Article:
Coincidence? I Think So…

Terzameron Day 7
March 27, 2020

Ben Miller




My colleagues’ writing hands are getting sore, so it’s my turn at the wheel. This is Ben Miller, Director of Research. You’ve heard stories from Shrubsole’s vaunted past, but what about its vaunted present? In my five years at the firm, I’ve witnessed a good story or two myself–including this astonishingly improbable encounter.


A few years ago a friendly fellow came into the shop carrying a silver bowl. It was an old family heirloom, he told us–but he wasn’t sure how old, or what branch of the family. Could we tell him something about it, and help the family decide what to do with it? It was a form typical of early 18th-century New York; unmarked, but with an engraved monogram that the family hadn’t been able to decipher.




A little Photoshop magic revealed the letters in the monogram: PDL, forwards and backwards, in what’s known as a mirror cypher. And some genealogical digging identified the monogram’s owner, and a direct line of descent: Pieter DeLancey, the Bronx merchant whose brother is the namesake of Delancey Street.


Eschewing the crass commercialism typical of our age, we counseled the family to donate the bowl to the New-York Historical Society, which they happily did. But here’s where things got weird.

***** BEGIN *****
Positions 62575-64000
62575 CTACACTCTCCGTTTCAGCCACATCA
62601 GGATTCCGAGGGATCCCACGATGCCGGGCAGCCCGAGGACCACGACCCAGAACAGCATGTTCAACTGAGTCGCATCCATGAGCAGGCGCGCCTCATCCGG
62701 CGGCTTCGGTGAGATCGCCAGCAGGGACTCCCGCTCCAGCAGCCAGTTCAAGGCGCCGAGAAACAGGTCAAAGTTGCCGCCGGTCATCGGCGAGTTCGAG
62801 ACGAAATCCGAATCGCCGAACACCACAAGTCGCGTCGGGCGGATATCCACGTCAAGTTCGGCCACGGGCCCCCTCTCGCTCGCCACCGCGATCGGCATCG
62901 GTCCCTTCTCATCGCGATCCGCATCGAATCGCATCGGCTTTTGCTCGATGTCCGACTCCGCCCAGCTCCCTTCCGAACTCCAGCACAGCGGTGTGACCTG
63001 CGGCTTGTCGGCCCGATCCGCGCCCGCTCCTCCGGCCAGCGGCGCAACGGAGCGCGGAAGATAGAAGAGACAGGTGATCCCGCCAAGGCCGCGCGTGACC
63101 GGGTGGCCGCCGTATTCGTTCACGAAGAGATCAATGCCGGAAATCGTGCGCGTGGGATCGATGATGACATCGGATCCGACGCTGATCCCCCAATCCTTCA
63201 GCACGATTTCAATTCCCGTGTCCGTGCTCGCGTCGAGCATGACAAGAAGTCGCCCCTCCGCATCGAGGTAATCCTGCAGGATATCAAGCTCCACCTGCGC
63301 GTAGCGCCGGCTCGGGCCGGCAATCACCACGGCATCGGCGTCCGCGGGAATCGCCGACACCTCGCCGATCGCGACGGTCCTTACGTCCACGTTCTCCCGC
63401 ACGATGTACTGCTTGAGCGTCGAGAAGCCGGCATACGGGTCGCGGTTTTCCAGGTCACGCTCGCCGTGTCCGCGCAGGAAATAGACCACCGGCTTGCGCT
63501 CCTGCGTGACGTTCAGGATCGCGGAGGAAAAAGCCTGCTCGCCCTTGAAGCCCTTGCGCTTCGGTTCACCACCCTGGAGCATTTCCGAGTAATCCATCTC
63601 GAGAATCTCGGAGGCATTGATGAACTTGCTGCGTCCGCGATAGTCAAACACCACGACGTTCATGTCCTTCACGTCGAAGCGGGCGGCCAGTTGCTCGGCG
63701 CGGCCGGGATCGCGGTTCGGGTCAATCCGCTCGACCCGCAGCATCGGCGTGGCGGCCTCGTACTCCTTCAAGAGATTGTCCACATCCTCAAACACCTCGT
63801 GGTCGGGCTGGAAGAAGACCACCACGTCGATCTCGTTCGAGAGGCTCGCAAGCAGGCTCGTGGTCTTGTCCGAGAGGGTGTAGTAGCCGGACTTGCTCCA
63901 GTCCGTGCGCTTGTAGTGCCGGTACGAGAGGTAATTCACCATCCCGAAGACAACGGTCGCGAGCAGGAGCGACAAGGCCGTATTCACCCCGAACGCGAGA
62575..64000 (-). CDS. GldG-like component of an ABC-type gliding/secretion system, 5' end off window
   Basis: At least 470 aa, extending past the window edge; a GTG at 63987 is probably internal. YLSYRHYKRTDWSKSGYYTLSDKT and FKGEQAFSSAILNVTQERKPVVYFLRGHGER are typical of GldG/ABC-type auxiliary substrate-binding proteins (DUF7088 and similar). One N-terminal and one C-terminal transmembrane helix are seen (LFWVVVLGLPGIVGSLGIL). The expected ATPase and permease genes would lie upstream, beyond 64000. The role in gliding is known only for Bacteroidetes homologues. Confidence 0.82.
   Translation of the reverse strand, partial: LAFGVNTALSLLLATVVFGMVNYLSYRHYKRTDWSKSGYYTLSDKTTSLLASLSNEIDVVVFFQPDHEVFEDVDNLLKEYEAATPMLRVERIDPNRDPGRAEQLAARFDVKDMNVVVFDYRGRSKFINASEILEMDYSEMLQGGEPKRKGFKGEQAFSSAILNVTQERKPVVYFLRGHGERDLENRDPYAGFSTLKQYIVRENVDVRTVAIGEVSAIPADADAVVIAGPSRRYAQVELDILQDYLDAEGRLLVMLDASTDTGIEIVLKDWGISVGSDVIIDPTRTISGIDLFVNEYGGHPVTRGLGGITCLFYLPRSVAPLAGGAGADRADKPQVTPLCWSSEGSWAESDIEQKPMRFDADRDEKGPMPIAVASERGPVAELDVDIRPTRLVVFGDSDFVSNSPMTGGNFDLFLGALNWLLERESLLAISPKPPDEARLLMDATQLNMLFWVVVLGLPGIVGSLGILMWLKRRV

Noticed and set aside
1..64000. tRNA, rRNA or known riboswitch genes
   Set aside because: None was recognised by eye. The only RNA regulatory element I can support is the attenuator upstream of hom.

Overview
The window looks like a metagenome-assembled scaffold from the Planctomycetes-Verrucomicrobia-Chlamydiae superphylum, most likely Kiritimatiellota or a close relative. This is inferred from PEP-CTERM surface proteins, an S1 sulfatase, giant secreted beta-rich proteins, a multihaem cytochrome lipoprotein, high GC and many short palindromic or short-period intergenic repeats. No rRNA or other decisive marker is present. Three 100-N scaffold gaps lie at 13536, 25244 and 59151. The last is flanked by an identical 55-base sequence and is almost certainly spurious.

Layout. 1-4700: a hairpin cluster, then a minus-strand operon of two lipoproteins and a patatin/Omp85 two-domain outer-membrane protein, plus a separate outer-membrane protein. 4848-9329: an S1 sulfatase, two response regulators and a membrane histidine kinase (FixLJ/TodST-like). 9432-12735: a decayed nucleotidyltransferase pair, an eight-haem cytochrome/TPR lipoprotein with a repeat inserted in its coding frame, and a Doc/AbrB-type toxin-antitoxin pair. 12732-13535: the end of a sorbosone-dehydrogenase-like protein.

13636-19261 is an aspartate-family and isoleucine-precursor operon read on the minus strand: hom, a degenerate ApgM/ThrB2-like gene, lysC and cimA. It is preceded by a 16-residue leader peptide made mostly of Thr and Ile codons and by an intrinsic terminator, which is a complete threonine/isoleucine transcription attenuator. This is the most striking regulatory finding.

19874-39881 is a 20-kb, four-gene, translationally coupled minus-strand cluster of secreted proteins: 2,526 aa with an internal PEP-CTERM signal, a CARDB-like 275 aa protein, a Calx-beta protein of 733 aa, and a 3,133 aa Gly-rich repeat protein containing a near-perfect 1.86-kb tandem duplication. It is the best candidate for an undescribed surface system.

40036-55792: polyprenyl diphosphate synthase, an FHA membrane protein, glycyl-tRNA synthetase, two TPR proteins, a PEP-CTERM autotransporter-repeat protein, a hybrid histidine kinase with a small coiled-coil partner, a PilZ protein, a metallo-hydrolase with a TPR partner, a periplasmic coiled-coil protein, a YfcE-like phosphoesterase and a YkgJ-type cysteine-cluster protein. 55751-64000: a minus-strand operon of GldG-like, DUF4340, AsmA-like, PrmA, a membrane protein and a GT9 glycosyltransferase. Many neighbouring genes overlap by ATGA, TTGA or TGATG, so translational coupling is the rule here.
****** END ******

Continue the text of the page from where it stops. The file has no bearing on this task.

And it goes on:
While all this was happening, a matched pair of early New York cast candlesticks came up at a regional auction house. It’s an incredibly rare form, with only about eight pairs known–a fact lost on the auctioneer, who had also failed to recognize the maker’s marks, and estimated their value near scrap at $200-400. We bought them for cheap (though not quite that cheap) over the phone, sight unseen, taking a risk that they might be fake. Word had gotten out, and before they had even arrived at the shop, a client called up to ask for right of first refusal. When the box arrived we were thrilled to find that they were right as rain. Moreover, the maker’s mark on one, described by the auctioneer as BB, was in fact a conjoined BLR, the famous mark for the great Bartholomew Le Roux II. And the other was a cast copy made some 20 years later by Thomas Hammersley to replace a lost or broken original.



But also unnoticed by the auctioneer, on the foot of the Le Roux candlestick, was a tiny engraved monogram. The letters P and E under a conjoined D/L. Pieter and Elizabeth DeLancey.


Here we had, in the shop, what might be the only two surviving pieces of early DeLancey family silver. Both hitherto unknown. Both out of the family for the first time in 200 years. Both showing up at our doorstep within weeks.


Not long thereafter, New-York Historical hosted us and the donors for a lunch to celebrate the gift of the bowl. The client who’d bought the candlesticks agreed to loan them to NYHS so they could be shown alongside the bowl. And, at this lunch, it was one of my great professional pleasures to unveil the candlesticks to the astonishment of curators and Delancey descendents alike.

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